Flight the Bite - Eliminate the Impacts of Climate-Related DiseaseGlobalization, urbanization and climate change are exacerbating public health challenges and traditional treatment methods may not be sufficient in our fast paced, dynamic world. Miami-Dade County is experiencing increased transmission of tropical diseases by residents and nonresidents who travel to where diseases are more prevalent and, upon returning to South Florida, provide paths for diseases to spread through mosquitoes. Federal, state, and local government epidemiologists and entomologists are taking actions to eliminate areas where mosquitoes can breed and to provide medical assistance to local populations. Emerging diseases potentially impact the health of residents and also have economic consequences for individuals, localized areas, and the greater region. The GMTB Resilience Collaborative will focus on new possible innovative courses to address these complex multi-disciplinary issues. Academic partners will be involved in literature research, actual research, and public dialogue among all involved to address issues at hand and reduce risks moving forward.City of Miami Beach (FL)University of Miami, Florida International University, Miami-Dade College
Stormwater ManagementThis interdisciplinary project will explore key components, tools,and approaches for successful district stormwater management. Engineering and scientific experts will address the design of stormwater management as multi-functional spaces and strategies for setting district boundaries (in relation to watersheds). Public policy experts will evaluate community involvement approaches, financial strategies, and use of GIS and other tools for communicating and analyzing alternatives.City of Minneapolis (MN), City of Saint Paul (MN)University of Minnesota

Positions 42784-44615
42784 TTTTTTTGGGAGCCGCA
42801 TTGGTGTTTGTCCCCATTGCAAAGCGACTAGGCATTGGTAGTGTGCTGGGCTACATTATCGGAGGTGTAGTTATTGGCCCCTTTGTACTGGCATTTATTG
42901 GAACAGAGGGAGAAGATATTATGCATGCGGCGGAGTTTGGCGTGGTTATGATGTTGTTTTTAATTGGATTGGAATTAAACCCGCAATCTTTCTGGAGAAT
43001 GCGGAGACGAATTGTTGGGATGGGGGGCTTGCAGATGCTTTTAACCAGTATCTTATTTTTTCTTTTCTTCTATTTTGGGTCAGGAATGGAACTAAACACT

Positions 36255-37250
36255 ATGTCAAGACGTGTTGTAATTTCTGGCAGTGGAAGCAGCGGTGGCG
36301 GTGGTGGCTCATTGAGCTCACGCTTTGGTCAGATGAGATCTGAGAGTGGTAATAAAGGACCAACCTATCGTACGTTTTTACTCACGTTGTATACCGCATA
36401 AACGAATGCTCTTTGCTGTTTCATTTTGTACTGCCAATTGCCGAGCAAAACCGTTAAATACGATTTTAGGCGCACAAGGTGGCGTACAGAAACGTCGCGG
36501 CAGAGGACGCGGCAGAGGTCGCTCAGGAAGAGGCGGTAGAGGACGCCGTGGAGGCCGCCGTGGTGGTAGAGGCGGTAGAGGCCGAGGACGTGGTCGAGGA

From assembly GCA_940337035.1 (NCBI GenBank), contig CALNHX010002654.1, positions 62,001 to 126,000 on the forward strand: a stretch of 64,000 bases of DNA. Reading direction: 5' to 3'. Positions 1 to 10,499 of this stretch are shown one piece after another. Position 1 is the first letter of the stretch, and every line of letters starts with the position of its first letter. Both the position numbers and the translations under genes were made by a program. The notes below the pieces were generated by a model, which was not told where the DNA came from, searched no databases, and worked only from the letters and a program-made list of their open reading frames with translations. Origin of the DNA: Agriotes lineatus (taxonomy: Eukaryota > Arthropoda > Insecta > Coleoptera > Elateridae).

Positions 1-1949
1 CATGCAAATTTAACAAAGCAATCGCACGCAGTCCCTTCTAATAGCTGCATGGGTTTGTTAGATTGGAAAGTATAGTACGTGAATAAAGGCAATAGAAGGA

Future of Minneapolis Parking RampsThis study will evaluate the future directions of three large parking ramps in downtown Minneapolis. The ABC Ramps were completed in 1992 as part of the I-394 construction using federal Congestion Management and Air Quality (CMAQ) funds. The purpose of the ramps is to have programs that support reducing congestion and improving air quality by reducing SOV trips from the I-394 corridor. As transportation behaviors, modes, technologies and plans surrounding the ramps have changed over the first half of the ramps' design life, this study will examine opportunities for ensuring that the ramps continue to address transportation challenges over the next 25 years.City of Minneapolis (MN), City of Saint Paul (MN)University of Minnesota